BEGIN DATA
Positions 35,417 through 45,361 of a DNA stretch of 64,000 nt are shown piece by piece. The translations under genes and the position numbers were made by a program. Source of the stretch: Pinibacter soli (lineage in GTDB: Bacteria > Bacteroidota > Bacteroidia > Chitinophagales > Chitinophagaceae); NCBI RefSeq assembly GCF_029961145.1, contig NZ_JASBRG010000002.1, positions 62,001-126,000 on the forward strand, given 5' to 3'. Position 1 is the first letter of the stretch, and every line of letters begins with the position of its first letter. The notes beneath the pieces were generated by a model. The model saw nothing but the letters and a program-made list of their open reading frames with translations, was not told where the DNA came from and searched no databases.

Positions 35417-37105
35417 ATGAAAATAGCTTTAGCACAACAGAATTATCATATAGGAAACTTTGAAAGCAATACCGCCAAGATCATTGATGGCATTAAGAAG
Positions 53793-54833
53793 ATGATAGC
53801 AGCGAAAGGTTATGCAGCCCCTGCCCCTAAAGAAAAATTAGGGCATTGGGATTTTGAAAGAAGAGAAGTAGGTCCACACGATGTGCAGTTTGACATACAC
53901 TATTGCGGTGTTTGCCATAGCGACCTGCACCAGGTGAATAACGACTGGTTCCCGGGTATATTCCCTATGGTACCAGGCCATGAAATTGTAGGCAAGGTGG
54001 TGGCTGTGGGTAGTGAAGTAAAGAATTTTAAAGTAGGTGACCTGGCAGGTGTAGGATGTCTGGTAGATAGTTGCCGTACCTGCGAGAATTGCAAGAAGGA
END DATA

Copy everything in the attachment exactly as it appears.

Positions 35,417 through 45,361 of a DNA stretch of 64,000 nt are shown piece by piece. The translations under genes and the position numbers were made by a program. Source of the stretch: Pinibacter soli (lineage in GTDB: Bacteria > Bacteroidota > Bacteroidia > Chitinophagales > Chitinophagaceae); NCBI RefSeq assembly GCF_029961145.1, contig NZ_JASBRG010000002.1, positions 62,001-126,000 on the forward strand, given 5' to 3'. Position 1 is the first letter of the stretch, and every line of letters begins with the position of its first letter. The notes beneath the pieces were generated by a model. The model saw nothing but the letters and a program-made list of their open reading frames with translations, was not told where the DNA came from and searched no databases.

Positions 35417-37105
35417 ATGAAAATAGCTTTAGCACAACAGAATTATCATATAGGAAACTTTGAAAGCAATACCGCCAAGATCATTGATGGCATTAAGAAG
Positions 53793-54833
53793 ATGATAGC
53801 AGCGAAAGGTTATGCAGCCCCTGCCCCTAAAGAAAAATTAGGGCATTGGGATTTTGAAAGAAGAGAAGTAGGTCCACACGATGTGCAGTTTGACATACAC
53901 TATTGCGGTGTTTGCCATAGCGACCTGCACCAGGTGAATAACGACTGGTTCCCGGGTATATTCCCTATGGTACCAGGCCATGAAATTGTAGGCAAGGTGG
54001 TGGCTGTGGGTAGTGAAGTAAAGAATTTTAAAGTAGGTGACCTGGCAGGTGTAGGATGTCTGGTAGATAGTTGCCGTACCTGCGAGAATTGCAAGAAGGA